After noticing a swelling in her breast Sue Mordecai found the hardest part of facing breast cancer wasn’t diagnosis or chemotherapy but AFTER treatment ended.
“I didn’t have clear symptoms,” she said.
“There was no lump but it felt swollen and uncomfortable when anything touched the skin.”
Sue went to her local GP and was referred to the breast clinic where she had a mammogram, ultrasound scan, and biopsy.
A week later she was given the devastating news that she had breast cancer.
“That week was extremely difficult,” she said.
“The consultant had planted the idea in my head that it might be cancer so I was prepared but it was still a shock.”
Sue then had to break the news to her husband and two grown-up sons before starting treatment within two weeks.
She had a lumpectomy and lymph node biopsy in November and started chemotherapy in the New Year.
“Everything happened very fast,” she said.
‘Where do I go now?’
Sue used a cold cap during her chemotherapy to try and keep her long hair and fringe but most of her hair, eyebrows, and eyelashes fell out during the treatment.
She had six cycles of chemotherapy and continued to work in between treatments despite suffering from fatigue.
The grandmother of two finished her hospital treatment in July 2015 – but said it was then that the real challenge started.
“I just thought: ‘Where do I go now?’,” she recalled.
“Up to that point you always have a hospital appointment booked.
“You always know when you’re next going to see a doctor and there’s always someone there to look after you.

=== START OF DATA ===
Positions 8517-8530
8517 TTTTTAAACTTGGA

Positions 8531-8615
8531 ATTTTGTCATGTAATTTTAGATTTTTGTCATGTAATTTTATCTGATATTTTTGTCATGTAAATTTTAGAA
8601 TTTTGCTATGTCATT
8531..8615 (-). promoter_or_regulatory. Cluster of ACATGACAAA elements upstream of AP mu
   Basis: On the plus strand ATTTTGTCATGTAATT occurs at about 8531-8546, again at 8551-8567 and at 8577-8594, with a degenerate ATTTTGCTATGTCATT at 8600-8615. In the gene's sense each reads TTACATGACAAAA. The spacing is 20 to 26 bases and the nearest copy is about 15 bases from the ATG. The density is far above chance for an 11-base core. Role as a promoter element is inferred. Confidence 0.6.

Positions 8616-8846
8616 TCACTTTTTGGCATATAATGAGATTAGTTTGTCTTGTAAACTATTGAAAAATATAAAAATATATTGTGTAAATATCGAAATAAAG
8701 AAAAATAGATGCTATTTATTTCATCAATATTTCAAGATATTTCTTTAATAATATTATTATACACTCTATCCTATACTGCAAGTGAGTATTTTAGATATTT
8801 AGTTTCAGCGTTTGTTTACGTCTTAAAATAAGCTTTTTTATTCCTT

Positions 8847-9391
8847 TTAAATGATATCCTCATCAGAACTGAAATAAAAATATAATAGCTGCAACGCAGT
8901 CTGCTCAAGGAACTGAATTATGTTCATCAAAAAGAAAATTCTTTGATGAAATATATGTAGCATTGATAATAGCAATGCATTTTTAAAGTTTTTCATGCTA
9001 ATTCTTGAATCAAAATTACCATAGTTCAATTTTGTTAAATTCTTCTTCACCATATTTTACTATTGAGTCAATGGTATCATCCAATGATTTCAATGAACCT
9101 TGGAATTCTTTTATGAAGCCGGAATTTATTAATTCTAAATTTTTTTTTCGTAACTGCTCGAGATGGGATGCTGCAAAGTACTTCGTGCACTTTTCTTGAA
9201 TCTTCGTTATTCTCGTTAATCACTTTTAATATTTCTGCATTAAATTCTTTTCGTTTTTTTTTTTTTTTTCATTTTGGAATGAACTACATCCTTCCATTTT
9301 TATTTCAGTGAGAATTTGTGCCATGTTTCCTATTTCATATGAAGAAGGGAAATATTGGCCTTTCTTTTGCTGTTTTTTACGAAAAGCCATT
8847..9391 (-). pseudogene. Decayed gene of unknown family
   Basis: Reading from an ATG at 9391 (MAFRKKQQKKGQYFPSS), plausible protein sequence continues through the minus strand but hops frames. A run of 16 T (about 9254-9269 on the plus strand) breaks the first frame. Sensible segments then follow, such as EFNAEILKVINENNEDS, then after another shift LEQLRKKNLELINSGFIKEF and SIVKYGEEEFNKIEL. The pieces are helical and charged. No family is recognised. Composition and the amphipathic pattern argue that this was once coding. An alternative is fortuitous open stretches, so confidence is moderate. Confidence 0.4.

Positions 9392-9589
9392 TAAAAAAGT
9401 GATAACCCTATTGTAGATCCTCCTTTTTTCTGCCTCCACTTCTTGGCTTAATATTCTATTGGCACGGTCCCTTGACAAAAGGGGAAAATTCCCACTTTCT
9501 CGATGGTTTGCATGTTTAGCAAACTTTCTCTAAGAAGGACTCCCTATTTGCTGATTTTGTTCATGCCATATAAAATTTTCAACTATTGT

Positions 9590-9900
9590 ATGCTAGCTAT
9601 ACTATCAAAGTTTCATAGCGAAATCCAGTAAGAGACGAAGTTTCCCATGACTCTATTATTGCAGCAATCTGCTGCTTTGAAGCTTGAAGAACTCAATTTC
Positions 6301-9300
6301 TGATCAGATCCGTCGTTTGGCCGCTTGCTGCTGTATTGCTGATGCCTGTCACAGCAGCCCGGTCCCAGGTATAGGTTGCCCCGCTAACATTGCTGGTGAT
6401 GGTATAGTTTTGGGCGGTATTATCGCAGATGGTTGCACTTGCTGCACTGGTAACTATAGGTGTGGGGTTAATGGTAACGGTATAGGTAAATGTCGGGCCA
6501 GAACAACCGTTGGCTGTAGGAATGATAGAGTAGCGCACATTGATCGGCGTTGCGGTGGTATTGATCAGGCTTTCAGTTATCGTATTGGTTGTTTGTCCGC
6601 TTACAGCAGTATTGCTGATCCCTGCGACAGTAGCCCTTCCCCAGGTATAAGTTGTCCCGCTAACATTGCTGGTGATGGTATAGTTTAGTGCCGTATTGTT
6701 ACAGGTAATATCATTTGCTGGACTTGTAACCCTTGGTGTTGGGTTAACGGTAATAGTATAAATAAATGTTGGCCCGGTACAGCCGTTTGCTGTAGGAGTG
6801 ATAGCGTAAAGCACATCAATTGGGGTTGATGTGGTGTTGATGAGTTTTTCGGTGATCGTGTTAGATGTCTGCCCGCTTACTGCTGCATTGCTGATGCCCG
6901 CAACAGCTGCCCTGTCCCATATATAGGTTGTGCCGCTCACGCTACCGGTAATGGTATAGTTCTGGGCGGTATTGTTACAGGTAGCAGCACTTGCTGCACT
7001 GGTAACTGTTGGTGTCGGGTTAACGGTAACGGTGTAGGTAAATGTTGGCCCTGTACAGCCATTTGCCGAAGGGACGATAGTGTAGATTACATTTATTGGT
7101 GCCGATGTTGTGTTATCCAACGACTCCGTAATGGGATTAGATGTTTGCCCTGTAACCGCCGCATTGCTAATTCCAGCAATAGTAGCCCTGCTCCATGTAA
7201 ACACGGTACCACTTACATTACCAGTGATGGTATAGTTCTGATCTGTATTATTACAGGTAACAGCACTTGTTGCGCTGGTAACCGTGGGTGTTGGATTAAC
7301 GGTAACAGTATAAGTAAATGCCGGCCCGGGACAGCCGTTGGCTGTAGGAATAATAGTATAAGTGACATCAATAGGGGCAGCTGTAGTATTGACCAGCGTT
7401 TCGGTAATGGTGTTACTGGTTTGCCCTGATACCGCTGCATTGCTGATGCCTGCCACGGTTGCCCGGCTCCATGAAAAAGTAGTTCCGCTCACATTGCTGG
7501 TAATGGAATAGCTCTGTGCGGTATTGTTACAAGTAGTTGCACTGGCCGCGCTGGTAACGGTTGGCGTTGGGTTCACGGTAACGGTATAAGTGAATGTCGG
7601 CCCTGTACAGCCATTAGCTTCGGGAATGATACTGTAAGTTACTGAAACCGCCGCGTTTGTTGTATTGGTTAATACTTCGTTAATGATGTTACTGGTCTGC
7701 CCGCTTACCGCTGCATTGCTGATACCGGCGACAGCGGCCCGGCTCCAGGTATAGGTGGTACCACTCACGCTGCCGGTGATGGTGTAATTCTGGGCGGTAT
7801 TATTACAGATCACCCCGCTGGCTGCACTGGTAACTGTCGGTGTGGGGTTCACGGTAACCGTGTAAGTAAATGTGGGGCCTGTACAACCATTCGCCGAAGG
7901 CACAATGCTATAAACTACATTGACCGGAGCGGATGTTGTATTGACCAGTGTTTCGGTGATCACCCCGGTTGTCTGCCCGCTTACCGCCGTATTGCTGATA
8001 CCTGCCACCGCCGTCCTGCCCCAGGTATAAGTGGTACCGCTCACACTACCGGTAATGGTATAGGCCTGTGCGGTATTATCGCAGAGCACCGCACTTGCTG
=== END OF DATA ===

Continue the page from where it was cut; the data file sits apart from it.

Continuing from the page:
“Then all of a sudden there’s nothing at all.
“When my treatment ended I did feel like I was on my own and I had nowhere to go.”
According to figures from Breast Cancer Care nearly half (48%) of patients feel low or depressed when their primary treatment ends.
A survey carried out by the charity revealed 61% of patients felt the people around them expected them to “move on” from cancer before they were ready.
The findings also showed 60% felt they needed extra support to manage worries about cancer coming back while 39% felt isolated by the ongoing side effects of treatment.
In response to these concerns the charity launched a course called Moving Forward, in partnership with the NHS, aiming to support patients after their treatment has finished.
Moving Forward course
Linda McCarthy, Wales regional head for Breast Cancer Care, said: “Many women tell us this is the hardest time as they lose the support network they’ve had throughout treatment.
“They’re expected to be celebrating but actually many are still struggling with things like body confidence, long-lasting side effects of treatment, and fear of the cancer coming back.”
Sue attended a four-week Moving Forward course in Llantrisant last summer where experts were brought in to talk about diet and exercise, relationships and signs of recurrence.
“I had a really good group of friends around me but I did struggle with body confidence,” she said.
“I felt a bit anxious about going along to the course but it was really positive and helpful to be with other women who had gone through the same experiences as me.”
The Moving Forward courses run every month throughout Wales. The next will take place in Llanelli starting on July 12.
For more information call 0808 800 6000 or visit www.breastcancercare.org.uk
Living with cancer